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**|**HHS Author Manuscripts**|**PMC3628545

Sci Transl Med. Author manuscript; available in PMC 2013 April 17.

Published in final edited form as:

PMCID: PMC3628545

NIHMSID: NIHMS456658

Department of Epidemiology and Biostatistics, Memorial Sloan-Kettering Cancer Center, New York

The publisher's final edited version of this article is available at Sci Transl Med

See other articles in PMC that cite the published article.

In their interesting and provocative study Roberts et al.^{1} address the potential of future genetic epidemiologic investigations using modern tools such as genome sequencing to substantially improve our ability to identify in advance people who will ultimately succumb to a variety of common diseases, reviving a generation old debate about the merits of research on epidemiology and prevention.^{2} Their analyses, involving data from large twin registries, paints a pessimistic picture of the likely fruitfulness of future research in this field. However, the authors have misinterpreted the twin data and have seriously underestimated the potential rewards of continued research into the causes of these diseases.

An ultimate goal of epidemiological research is to accurately determine the disease risk for each individual in the population. The immediate goal addressed by Roberts et al. is to pose a question that is primarily relevant to science policy: how much inherent risk variation from person to person exists in the population, and is thus subject to discovery by future research efforts? The authors are correct in stating that the distribution of risks in the population is the critical measure of relevance. However, the complexity of their methods obscures the essential feature of this risk distribution that can be derived from MZ twin data. It is easily shown that the fundamental measure of risk variation, the coefficient of variation of the population risk distribution, is directly related to the mean risk among cases who contract the disease divided by the population mean risk.^{3} Identical twins offer the opportunity for a natural experiment to estimate this quantity, since each individual is a replicate of his/her MZ twin. As a result the coefficient of risk variation can be estimated very simply using (4an/(2a+b)^{2}−1)^{1/2}, where a is the number of disease concordant pairs, b is the number of discordant pairs, and n is the total number of twin pairs (for proof see Appendix). In the attached table it is shown that the estimates of these coefficients of variation are substantial for most of the 24 diseases studied.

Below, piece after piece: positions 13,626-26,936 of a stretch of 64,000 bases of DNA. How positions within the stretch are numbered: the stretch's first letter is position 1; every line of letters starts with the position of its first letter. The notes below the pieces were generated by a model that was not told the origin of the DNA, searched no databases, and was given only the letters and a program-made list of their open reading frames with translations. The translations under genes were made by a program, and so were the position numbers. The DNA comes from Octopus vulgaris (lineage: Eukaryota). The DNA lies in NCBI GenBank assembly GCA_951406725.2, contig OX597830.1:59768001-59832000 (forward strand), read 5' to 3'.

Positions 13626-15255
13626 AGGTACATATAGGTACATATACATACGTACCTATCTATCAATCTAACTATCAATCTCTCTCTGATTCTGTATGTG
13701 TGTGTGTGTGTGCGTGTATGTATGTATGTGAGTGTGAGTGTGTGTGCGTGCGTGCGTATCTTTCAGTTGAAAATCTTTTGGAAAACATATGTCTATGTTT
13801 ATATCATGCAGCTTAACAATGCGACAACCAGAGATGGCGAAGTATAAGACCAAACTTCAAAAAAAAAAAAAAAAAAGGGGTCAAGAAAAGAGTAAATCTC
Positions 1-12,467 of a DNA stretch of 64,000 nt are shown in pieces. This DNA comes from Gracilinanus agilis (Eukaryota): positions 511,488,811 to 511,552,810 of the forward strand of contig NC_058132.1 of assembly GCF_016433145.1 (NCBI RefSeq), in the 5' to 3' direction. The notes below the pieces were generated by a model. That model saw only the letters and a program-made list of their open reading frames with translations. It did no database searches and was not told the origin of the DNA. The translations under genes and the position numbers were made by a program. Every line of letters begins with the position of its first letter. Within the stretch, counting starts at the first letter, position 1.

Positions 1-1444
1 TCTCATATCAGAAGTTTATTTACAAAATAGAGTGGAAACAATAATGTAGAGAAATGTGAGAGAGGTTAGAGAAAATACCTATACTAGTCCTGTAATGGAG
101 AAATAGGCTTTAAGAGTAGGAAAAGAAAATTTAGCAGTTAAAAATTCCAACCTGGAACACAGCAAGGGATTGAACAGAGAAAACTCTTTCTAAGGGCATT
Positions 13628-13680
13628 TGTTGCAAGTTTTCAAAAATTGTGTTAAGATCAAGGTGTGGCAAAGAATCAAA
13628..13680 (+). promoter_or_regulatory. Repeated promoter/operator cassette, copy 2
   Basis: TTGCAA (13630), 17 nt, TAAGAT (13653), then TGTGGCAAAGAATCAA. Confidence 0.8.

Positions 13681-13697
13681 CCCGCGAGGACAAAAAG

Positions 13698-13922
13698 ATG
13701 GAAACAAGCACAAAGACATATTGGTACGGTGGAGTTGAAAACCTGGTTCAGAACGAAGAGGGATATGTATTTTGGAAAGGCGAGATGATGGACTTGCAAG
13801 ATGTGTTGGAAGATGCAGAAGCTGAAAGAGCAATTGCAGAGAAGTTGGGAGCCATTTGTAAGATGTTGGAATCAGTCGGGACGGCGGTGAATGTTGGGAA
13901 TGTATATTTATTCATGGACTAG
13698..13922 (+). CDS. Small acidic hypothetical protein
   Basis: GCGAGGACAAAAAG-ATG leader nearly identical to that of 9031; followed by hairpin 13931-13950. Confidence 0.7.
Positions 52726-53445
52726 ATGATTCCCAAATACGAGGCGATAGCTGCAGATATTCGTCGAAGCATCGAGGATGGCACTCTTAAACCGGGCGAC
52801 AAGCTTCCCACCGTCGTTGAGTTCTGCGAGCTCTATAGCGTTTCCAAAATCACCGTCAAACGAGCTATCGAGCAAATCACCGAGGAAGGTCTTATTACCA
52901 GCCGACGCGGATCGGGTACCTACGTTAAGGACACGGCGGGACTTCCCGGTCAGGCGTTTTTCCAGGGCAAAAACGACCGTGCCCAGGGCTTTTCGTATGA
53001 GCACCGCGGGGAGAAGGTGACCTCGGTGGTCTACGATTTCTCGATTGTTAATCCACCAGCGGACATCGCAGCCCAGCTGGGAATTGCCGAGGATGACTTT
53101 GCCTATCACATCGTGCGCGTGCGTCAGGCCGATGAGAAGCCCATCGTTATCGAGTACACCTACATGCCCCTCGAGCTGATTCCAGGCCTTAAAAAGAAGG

To interpret these results we focus on breast cancer as an example. Breast cancer is an unusual model in that we can validate the results from the twin registries by using an analogous strategy with much more statistical precision. Rather than requiring an identical twin we can match every woman with herself by considering each breast to be identically susceptible. The occurrence of independent second (contralateral) breast cancers are recorded routinely in cancer registries, providing us with large population-based datasets that can be used to measure the inherent aggregation of breast cancer risk within individuals, after adjusting for the fact that only one breast is at risk for the second primary while both breasts are at risk for the first primary. In this context, the ratio of the mean risk in cases to the mean population risk is known as the standardized incidence ratio (SIR), and is traditionally adjusted for age due to the strong dependence of risk on age. Using data from the US SEER (Surveillance Epidemiology and End Results) cancer registries it has been shown that the derived estimate of the SIR for breast cancer is 3.9, leading to an estimate for the coefficient of risk variation of approximately 1.7.^{4} The SIR estimate tells us that, on average, a typical woman diagnosed with breast cancer harbors at the outset a risk approximately 3.9 times greater than a woman with average risk. This result is very similar to the result from the twin registries shown in the table (SIR=4.1), but is based on a vastly greater sample size. Note that exposures to environmental risks are matched in this method, whereas for twin data the degree of sharing of these exposures is uncertain.